Wednesday, January 23, 2013

Obama's Pimpin' Rhetorical Speech

Good morning, America.

So as you all know, Mr. President Obama gave his second inaugural address just a couple days ago (thankfully he didn't mess up the swearing-in process again). As you may assume based upon prior speeches, it was chock-full of good ol' rhetoric. To anyone who has ever heard a politician speak, this should be no surprise.

It appeared that Obama's favorite rhetorical devices were parallel structure, anaphora and climax. An example of parallel structure: "Our workers are no less productive than when this crisis began. Our minds are no less inventive, our goods and services —I swear he winked after saying that— no less needed..." The parallelism is obvious. Our ______ no less ______, repeat, repeat. As far as anaphora, I thought it was used very nicely throughout the speech. It was subtle and did not seem at all forced, very much unlike the vocab in our screenplays. The best use of anaphora in the speech was, in my opinion, "So it has been. So it must be..." I swear he sounds like Socrates.  So sophisticated and philosophical. And woooo boy, that speech sure was climactic. The man could have been talking about oranges and all he'd have to do is speak with audible passion, pause at the end, and BAM, like magic, everyone would applaud.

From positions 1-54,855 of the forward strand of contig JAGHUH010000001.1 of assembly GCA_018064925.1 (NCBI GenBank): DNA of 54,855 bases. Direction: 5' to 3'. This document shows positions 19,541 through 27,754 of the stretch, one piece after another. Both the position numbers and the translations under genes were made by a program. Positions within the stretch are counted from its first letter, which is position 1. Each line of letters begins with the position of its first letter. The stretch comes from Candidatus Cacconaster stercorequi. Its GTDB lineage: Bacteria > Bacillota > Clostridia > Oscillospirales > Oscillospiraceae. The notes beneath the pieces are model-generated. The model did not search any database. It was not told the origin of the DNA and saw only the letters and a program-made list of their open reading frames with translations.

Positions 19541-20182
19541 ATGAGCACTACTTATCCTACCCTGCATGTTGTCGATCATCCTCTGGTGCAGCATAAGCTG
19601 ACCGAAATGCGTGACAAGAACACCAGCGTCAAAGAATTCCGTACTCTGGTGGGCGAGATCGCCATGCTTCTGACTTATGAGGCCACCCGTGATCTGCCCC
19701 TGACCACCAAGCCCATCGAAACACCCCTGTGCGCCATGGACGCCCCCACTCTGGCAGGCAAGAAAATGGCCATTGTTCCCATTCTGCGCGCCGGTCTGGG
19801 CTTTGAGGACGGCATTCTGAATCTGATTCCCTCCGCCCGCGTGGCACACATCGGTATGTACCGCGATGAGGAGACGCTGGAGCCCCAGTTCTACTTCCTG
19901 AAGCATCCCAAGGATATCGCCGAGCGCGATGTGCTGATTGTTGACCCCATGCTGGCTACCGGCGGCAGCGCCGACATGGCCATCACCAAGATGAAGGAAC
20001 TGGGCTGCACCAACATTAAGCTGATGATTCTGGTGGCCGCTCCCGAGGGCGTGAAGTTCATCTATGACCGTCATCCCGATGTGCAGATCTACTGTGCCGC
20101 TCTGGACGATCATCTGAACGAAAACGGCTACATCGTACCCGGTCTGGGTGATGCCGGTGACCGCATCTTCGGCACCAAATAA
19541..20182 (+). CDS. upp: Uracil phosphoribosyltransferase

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You're a wizard, Obama.
We could all learn a lesson in rhetoric from politicians.

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